When the Cortes expedition came to Yucatan in 1519, they learned there were two bearded men living among the Maya, who turned out to be Spanish survivors of a shipwreck in 1511. Originally, there had been about 15 people aboard (one account says 16 men and 2 women) traveling from Panama to Santo Domingo (Dominican Republic). They drifted in a lifeboat until currents brought them to the coast of what is now Quintana Roo, where the Maya sacrificed some and put others in cages.
   Eight years later when Cortes arrived, he found that one of the two remaining survivors, Gonzalo Guerrero, had "gone native", becoming a military leader, marrying the daughter of a Mayan official, and fathering the first mestizo children of Mexico. It's said that his expertise was instrumental to the Maya in the bloody battle of Champoton in 1517, where Hernandez received his fatal wound and many of his soldiers died. The extensively tattooed Guerrero expressed a preference for his current life and staying with his family, declining to join Cortes and his army.
     The other survivor, Jeronimo de Aguilar, was a priest who'd escaped his first captors to become the slave of a rival Mayan leader. Some say that his life was spared because he carried a "Book of Hours" (Horarium) which were only possessed by priests and nobles in those days before printing presses. It's said the Maya had high regard for those who carried books. Aguilar accepted Cortes' offer and became his personal translator, playing an important role in his campaign.
     Because the Maya had first-hand knowledge of the Spanish since 1511 and 1502, it is likely that the arrival of the Europeans was not unexpected when Hernandez landed in early March of 1517. Ten months later, the Pope ordered a church be built to establish the Yucatan diocese, and the Boca Iglesia church was constructed just up the coast near Cape Catoche, presumably using stones from the Mayan temple they'd looted on their first visit. Its status as the first church in Mexico is tarnished by the fact that it lacked a priest, since the one the Pope assigned went elsewhere, purportedly due to the isolation of the site.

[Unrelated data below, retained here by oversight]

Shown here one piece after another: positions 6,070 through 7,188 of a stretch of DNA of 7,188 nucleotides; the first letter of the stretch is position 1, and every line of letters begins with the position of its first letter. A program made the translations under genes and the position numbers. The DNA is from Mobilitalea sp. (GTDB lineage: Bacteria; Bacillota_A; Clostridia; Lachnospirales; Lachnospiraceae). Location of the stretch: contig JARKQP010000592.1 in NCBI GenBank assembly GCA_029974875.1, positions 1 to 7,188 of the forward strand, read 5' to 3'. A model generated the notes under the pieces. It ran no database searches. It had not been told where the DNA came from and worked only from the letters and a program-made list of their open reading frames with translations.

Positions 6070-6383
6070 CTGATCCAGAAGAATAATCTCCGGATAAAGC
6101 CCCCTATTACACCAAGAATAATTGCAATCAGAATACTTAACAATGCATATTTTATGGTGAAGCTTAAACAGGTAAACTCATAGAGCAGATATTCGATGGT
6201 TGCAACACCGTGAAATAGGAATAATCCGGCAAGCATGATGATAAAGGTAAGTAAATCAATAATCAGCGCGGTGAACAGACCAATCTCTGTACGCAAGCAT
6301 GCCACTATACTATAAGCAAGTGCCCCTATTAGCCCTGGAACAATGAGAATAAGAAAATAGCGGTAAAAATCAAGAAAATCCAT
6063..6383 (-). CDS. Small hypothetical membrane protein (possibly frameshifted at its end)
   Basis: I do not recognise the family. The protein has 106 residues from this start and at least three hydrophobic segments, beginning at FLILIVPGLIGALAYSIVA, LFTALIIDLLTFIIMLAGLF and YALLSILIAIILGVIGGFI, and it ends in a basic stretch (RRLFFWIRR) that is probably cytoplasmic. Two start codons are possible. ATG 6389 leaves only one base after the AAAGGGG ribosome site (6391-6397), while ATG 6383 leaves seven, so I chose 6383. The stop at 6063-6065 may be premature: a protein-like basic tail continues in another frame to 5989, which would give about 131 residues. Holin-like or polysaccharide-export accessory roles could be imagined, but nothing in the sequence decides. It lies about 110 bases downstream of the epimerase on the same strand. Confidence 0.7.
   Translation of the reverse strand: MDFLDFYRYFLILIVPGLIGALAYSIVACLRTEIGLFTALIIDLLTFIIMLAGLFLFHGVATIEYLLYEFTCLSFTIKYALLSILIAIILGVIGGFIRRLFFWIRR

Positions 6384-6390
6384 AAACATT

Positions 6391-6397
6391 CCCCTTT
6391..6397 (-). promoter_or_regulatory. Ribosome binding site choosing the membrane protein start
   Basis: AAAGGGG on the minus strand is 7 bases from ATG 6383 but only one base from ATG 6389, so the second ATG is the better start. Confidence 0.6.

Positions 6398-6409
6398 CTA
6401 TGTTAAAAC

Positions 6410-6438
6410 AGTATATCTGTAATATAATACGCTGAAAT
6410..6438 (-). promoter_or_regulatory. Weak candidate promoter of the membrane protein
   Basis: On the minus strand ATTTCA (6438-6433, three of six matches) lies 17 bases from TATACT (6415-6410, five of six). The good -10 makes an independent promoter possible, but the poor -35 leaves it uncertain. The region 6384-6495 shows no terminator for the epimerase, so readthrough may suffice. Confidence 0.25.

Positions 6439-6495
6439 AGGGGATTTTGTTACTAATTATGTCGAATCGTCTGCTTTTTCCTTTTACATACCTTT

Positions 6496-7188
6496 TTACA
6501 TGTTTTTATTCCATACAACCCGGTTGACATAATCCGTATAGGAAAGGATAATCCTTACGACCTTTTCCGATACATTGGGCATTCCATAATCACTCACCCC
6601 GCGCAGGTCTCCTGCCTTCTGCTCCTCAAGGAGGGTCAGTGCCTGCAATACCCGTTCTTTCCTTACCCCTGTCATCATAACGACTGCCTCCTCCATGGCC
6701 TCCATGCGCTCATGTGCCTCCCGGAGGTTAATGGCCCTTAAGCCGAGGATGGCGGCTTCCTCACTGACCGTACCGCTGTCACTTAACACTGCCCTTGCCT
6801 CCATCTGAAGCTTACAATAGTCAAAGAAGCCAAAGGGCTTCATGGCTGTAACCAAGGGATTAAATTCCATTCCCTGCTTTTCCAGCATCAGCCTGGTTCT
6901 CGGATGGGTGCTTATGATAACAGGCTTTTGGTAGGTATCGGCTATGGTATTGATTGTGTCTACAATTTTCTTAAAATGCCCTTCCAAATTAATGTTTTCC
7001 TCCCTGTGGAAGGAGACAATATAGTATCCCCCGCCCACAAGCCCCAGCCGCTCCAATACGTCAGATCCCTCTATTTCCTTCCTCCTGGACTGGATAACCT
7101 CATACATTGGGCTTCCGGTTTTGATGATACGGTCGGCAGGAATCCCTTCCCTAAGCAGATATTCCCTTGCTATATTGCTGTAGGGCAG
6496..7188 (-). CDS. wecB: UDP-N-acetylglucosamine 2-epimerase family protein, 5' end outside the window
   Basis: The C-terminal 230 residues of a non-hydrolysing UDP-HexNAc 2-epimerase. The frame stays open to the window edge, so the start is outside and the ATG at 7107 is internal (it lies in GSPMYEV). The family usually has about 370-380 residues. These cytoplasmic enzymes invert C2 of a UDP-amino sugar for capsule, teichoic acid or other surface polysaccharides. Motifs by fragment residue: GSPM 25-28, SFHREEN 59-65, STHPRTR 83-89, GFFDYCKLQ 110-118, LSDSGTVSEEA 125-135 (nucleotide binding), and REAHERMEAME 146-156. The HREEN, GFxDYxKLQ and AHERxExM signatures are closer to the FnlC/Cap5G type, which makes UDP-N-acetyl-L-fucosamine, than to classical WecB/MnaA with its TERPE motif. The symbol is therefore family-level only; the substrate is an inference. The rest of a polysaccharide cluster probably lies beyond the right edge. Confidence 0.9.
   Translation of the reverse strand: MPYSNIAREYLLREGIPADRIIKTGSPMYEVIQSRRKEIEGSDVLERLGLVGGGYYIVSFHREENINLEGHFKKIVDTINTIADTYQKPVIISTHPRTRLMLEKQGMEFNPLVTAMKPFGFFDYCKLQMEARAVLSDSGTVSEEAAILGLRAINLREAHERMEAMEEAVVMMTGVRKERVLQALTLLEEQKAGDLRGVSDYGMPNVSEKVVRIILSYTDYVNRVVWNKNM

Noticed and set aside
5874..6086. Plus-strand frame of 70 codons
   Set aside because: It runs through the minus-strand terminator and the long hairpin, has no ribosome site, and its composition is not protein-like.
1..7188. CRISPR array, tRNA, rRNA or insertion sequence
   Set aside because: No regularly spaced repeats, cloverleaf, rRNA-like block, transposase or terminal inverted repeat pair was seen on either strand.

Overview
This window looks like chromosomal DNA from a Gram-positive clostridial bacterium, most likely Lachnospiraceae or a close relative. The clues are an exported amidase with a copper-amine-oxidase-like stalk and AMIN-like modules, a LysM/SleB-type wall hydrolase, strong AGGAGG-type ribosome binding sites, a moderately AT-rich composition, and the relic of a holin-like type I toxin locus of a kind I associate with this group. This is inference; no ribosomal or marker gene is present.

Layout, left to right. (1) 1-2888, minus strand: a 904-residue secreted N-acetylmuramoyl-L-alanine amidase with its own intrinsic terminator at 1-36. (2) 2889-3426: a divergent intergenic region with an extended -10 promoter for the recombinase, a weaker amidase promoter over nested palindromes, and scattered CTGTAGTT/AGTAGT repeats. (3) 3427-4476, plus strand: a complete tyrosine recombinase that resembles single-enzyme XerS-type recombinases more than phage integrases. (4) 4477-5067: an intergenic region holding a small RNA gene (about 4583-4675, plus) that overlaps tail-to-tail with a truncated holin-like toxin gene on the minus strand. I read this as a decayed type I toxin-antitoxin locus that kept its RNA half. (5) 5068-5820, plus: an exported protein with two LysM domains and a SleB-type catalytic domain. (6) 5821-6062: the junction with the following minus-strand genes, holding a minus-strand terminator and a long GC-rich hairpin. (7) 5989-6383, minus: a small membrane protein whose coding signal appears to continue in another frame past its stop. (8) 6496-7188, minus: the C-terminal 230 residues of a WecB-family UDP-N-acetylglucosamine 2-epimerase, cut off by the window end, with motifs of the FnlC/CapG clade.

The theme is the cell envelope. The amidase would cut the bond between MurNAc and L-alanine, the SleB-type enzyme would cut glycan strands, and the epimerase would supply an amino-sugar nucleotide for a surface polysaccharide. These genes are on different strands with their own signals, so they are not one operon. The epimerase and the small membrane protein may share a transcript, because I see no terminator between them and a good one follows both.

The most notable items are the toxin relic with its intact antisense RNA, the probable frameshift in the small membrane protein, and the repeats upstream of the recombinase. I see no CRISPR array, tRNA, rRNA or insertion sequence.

The Spanish encountered many challenges attempting to control and settle the region; the terrain was difficult, the inhabitants hostile, and in 1537, the Spanish government acknowledged that the Caribbean was infested with pirates. After a smallpox epidemic decimated the Mayan population, the Conquistadors successfully conquered the Yucatan in 1546, including the chiefdom of Ekab, where Isla Mujeres and Cozumel were located.
Written by Ronda Winn-Roberts for Isla Mujeres History, sponsored by Maravilla Caribe Bed & Beach.
   This blog is brought to you by....

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Fine dining a few steps away at Da Luisa or try the neighborhood eateries a couple blocks farther. We provide a list of links & direction to over 20 eateries within ten minutes walk, including Mango Cafe,  Mike's Pizza, Brisas, Rosa Sirena, Coco Jaguar, Manolitos, Green Verde, Kash Kechen Chuc, and the large department store-grocery Chedraui & the local craft brewery.  Visit marinas, bars, & beach clubs that are minutes away by bike or on foot. Attend Yoga classes a couple villas away at Casa Ixchel. Fresh juice, produce & tortillas a few blocks away in the village, as well as a variety of other stores.


Sources for Weather Information:
LINK to Civil Protection Q Roo weather bulletin  (Spanish)
LINK to Mexico National Weather Service (Spanish)
 LINK to satellite images for the Mexico National Weather Service
 LINK to GOES East Band 16 GIF (animation)
LINK to a private weather station on Isla Mujeres

LINK to US National Hurricane Center